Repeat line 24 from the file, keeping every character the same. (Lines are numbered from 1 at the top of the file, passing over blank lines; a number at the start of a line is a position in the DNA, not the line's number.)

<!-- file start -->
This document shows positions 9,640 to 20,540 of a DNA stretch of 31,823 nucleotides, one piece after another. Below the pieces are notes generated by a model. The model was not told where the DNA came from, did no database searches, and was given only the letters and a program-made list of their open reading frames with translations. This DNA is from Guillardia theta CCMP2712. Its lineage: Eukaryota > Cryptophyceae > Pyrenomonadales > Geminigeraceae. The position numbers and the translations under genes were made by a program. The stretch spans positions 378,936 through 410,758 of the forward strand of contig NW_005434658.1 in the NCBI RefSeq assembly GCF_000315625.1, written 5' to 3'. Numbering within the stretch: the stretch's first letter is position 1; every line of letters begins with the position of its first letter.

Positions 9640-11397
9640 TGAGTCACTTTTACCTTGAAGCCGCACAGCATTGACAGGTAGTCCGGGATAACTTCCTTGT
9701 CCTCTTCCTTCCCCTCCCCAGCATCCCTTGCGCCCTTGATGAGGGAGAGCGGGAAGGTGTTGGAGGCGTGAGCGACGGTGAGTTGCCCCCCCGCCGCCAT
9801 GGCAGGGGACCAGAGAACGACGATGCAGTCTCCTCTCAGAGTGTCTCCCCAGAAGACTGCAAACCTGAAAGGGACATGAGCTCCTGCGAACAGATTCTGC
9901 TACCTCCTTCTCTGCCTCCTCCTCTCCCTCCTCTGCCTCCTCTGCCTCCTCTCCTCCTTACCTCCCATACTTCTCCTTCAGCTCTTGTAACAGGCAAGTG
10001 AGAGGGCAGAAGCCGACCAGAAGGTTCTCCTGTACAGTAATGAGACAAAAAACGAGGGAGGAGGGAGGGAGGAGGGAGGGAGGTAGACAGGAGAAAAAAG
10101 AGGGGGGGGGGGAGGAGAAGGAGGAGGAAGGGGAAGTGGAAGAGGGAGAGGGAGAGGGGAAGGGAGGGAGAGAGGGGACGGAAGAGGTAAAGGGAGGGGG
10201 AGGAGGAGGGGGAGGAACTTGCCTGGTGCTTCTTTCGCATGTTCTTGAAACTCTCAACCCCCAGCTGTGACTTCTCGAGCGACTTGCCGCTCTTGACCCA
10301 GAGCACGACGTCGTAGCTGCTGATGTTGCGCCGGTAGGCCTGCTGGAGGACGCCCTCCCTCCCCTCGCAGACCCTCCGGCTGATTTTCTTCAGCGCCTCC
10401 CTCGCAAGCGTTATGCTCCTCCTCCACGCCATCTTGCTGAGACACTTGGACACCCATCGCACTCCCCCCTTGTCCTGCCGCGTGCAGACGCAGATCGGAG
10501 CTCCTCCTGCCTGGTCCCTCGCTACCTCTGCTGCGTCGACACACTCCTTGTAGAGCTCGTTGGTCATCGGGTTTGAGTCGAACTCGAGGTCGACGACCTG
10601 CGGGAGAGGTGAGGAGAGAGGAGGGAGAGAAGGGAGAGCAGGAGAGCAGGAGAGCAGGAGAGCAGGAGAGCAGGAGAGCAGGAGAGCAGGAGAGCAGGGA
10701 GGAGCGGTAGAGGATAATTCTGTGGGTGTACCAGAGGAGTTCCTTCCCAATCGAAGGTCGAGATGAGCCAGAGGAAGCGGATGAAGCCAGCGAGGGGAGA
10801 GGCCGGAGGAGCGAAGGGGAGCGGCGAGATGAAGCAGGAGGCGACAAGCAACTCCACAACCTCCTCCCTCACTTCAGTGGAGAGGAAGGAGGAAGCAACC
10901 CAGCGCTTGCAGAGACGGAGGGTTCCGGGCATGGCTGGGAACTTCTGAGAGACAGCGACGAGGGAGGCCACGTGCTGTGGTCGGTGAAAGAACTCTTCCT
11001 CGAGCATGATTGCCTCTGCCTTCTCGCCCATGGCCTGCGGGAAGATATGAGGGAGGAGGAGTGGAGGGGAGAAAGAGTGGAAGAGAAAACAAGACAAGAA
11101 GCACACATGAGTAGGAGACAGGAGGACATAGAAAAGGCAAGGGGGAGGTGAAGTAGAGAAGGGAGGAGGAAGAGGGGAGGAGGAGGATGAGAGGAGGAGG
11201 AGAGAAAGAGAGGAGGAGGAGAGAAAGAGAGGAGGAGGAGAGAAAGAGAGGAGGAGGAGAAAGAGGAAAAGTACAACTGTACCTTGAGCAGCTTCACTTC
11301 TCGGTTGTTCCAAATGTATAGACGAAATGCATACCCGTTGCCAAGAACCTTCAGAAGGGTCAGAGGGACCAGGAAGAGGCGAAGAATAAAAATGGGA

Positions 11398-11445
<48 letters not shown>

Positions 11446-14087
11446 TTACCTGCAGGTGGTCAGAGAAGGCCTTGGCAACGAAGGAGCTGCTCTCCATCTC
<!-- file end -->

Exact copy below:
11446 TTACCTGCAGGTGGTCAGAGAAGGCCTTGGCAACGAAGGAGCTGCTCTCCATCTC